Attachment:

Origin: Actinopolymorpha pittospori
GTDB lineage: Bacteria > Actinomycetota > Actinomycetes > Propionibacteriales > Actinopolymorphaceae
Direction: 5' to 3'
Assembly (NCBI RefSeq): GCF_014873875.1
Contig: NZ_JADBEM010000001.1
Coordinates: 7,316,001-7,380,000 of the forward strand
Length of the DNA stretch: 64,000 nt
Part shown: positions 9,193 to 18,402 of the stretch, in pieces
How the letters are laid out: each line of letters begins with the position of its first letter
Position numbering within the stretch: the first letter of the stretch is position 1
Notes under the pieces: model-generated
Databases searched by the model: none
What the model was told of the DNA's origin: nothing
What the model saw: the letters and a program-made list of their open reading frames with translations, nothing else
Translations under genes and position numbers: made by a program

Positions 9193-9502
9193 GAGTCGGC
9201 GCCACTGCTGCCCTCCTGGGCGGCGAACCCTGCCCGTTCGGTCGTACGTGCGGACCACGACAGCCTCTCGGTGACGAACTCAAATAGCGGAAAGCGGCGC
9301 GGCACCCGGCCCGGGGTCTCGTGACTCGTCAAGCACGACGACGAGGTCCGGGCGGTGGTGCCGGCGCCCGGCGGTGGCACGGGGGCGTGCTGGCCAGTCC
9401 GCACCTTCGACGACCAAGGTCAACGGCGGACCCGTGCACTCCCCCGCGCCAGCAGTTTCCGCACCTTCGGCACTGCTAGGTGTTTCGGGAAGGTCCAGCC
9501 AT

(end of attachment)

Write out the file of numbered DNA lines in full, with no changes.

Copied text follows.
Origin: Actinopolymorpha pittospori
GTDB lineage: Bacteria > Actinomycetota > Actinomycetes > Propionibacteriales > Actinopolymorphaceae
Direction: 5' to 3'
Assembly (NCBI RefSeq): GCF_014873875.1
Contig: NZ_JADBEM010000001.1
Coordinates: 7,316,001-7,380,000 of the forward strand
Length of the DNA stretch: 64,000 nt
Part shown: positions 9,193 to 18,402 of the stretch, in pieces
How the letters are laid out: each line of letters begins with the position of its first letter
Position numbering within the stretch: the first letter of the stretch is position 1
Notes under the pieces: model-generated
Databases searched by the model: none
What the model was told of the DNA's origin: nothing
What the model saw: the letters and a program-made list of their open reading frames with translations, nothing else
Translations under genes and position numbers: made by a program

Positions 9193-9502
9193 GAGTCGGC
9201 GCCACTGCTGCCCTCCTGGGCGGCGAACCCTGCCCGTTCGGTCGTACGTGCGGACCACGACAGCCTCTCGGTGACGAACTCAAATAGCGGAAAGCGGCGC
9301 GGCACCCGGCCCGGGGTCTCGTGACTCGTCAAGCACGACGACGAGGTCCGGGCGGTGGTGCCGGCGCCCGGCGGTGGCACGGGGGCGTGCTGGCCAGTCC
9401 GCACCTTCGACGACCAAGGTCAACGGCGGACCCGTGCACTCCCCCGCGCCAGCAGTTTCCGCACCTTCGGCACTGCTAGGTGTTTCGGGAAGGTCCAGCC
9501 AT